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Tuesday, August 5, 2014

Saskatchewan woman who murdered group home worker granted day parole

SASKATOON - A Saskatchewan woman who brutally murdered her group home worker with another teenage girl when they were 15 years old has been granted day parole after serving 13 years in prison.

Global News says it obtained Parole Board of Canada documents showing that Catherine McKenzie, 31, was granted day parole on July 4.

The documents say McKenzie has "made progress" and matured, and her risk to re-offend is low.

In December 1997, McKenzie and Serena Nicotine beat and stabbed 58-year-old Helen Montgomery to death in her home in North Battleford, Sask.

Both were tried in adult court and in June 2001 they were sentenced to life for second-degree murder, without the possibility of parole for at least seven years.

Valerie Montgomery-Bull, who discovered her mother's body, said in an email to Global News that McKenzie does not deserve publicity.

"The sum total of her life to date has been NOTHING compared to the life of my mother," she wrote.

The parole board says McKenzie has indirectly apologized to Montgomery's family and "expressed how the murder was senseless." It also says McKenzie denied planning the murder but admitted to discussing killing the victim the night before the murder.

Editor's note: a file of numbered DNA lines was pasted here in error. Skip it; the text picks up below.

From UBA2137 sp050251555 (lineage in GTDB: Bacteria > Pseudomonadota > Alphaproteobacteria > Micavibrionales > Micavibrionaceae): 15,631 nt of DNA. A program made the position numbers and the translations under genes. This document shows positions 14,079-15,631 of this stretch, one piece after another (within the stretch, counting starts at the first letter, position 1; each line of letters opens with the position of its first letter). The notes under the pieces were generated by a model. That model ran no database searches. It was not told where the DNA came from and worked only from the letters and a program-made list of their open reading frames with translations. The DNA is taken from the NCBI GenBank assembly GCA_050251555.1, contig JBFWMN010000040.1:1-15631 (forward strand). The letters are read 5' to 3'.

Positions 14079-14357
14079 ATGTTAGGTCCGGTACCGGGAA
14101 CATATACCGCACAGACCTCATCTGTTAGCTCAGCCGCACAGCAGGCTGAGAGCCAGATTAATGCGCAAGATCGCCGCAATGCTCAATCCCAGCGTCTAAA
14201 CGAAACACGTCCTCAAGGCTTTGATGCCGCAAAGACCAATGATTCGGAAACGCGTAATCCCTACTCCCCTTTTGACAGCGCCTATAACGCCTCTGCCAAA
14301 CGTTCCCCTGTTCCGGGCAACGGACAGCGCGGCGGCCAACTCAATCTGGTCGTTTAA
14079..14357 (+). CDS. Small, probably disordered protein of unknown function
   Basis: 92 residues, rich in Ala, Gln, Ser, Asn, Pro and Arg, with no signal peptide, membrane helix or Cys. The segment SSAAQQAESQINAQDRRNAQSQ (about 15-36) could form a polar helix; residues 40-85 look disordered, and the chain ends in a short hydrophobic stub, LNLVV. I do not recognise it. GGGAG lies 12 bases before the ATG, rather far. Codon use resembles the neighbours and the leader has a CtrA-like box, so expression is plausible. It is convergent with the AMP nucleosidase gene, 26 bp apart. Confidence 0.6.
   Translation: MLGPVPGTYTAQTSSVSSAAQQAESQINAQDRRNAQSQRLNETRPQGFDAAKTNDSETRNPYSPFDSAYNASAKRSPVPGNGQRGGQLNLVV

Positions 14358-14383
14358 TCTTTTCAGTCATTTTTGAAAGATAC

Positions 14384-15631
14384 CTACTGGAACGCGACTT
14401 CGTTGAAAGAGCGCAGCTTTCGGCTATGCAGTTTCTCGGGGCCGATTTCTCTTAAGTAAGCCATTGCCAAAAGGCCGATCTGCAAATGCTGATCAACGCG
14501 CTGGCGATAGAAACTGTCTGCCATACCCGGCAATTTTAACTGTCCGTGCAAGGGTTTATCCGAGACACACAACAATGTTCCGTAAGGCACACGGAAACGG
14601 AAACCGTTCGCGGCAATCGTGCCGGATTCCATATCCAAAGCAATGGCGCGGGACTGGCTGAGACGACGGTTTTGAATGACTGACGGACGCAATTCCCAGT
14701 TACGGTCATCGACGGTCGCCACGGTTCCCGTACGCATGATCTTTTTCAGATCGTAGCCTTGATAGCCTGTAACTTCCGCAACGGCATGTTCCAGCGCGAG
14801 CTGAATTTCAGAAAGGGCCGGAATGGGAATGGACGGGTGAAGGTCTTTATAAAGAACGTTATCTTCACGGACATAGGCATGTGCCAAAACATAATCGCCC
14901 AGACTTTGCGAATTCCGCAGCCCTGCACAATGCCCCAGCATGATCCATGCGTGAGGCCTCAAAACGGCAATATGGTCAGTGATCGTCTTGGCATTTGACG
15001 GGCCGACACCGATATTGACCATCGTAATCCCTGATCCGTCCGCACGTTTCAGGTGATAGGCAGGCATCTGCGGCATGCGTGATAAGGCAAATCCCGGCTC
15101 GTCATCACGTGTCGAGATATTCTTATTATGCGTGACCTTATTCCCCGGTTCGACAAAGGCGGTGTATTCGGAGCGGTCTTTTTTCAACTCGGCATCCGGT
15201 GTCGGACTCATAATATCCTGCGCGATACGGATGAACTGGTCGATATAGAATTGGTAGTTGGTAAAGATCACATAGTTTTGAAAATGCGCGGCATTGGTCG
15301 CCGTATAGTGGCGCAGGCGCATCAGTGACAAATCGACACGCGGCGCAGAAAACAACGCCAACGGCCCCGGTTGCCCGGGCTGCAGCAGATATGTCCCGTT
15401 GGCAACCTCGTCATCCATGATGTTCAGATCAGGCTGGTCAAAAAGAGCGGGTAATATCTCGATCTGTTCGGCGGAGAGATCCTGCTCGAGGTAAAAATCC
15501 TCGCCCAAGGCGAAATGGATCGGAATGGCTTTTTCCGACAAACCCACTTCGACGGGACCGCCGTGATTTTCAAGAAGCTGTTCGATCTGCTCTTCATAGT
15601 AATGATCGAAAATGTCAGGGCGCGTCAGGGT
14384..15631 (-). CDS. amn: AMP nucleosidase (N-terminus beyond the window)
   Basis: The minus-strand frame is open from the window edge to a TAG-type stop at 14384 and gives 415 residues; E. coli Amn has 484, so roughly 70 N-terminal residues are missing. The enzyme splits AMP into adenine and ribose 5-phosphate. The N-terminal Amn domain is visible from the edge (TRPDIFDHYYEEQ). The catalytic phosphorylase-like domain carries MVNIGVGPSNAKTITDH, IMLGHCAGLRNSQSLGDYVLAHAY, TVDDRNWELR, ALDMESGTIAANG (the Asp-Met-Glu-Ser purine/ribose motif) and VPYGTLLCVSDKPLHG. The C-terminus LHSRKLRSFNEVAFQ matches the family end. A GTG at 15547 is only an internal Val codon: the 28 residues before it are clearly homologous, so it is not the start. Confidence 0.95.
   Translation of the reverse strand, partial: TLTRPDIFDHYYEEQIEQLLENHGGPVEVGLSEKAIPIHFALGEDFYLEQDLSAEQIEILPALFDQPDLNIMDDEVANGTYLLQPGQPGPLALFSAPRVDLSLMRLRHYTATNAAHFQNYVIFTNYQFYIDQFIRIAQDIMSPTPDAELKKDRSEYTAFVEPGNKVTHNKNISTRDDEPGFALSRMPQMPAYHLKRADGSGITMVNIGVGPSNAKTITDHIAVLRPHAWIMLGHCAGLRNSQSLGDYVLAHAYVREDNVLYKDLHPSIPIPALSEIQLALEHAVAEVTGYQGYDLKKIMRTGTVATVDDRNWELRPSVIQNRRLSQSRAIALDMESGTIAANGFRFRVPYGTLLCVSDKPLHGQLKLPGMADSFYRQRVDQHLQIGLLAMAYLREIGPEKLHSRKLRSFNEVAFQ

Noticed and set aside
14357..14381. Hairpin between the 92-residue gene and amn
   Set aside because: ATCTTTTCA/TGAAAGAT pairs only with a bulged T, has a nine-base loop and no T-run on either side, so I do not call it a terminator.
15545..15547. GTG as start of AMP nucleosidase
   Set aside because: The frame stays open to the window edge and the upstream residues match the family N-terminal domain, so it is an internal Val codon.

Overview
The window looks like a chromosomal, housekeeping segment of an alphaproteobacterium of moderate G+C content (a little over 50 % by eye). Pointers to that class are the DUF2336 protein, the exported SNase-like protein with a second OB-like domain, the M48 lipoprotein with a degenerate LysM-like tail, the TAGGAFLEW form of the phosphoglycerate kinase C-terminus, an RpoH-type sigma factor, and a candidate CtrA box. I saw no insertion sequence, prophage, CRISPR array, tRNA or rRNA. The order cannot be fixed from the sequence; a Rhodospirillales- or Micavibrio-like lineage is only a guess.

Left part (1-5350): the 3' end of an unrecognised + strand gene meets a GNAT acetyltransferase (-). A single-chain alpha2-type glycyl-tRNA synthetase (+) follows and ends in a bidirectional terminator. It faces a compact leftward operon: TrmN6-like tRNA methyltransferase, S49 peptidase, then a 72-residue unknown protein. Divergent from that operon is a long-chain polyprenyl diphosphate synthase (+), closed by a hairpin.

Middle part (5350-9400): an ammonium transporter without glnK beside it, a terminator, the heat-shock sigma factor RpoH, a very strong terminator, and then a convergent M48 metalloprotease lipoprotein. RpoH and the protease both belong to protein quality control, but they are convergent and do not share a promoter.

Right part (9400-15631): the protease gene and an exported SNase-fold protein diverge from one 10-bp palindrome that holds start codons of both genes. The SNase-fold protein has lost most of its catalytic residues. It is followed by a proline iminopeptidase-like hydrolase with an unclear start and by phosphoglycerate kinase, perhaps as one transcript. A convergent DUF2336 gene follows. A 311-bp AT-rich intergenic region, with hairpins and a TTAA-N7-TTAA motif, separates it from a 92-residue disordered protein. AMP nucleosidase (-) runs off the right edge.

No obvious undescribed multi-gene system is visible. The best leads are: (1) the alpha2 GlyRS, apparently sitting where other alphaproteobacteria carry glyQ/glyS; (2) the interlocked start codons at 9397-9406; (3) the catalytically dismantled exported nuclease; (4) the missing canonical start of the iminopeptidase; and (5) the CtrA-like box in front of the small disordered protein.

"The board is satisfied that you have demonstrated extremely positive compliance efforts and made very positive progress to be manageable on a day parole release," say the parole board documents.

The parole board says it took into account McKenzie's aboriginal and residential school background, as well as the fact she was a victim of sexual abuse.

McKenzie will be released into a large urban community and plans to attend a large technical institution and work in the food industry.

The Correctional Service of Canada does not reveal where inmates are housed, but in the past she has been incarcerated at the Okimaw Ochi aboriginal healing lodge for women in Maple Creek, Sask.

Nicotine has been called one of the most violent women in Canada's penal system. In March 2000, she held a nurse hostage at knifepoint for three hours at the Regional Psychiatric Centre in Saskatoon.

Later that same year, she held a guard captive, burning her blindfolded face with a cigarette and setting her hair on fire.

In September 2004, Nicotine assaulted a fellow prisoner with a piece of glass during a hostage-taking at the Edmonton prison.

Last year, she was charged with taking a fellow prisoner hostage in a courthouse holding cell.

The Union of Canadian Correctional Officers has said Nicotine was so violent that guards had to develop special procedures to handle her.

Montgomery's death prompted a review that recommended more than three dozen changes to Saskatchewan's community placement program, including a system that allows those running community homes to have police summoned at the touch of a button through a security monitoring company.

(Global Saskatoon) -CP-

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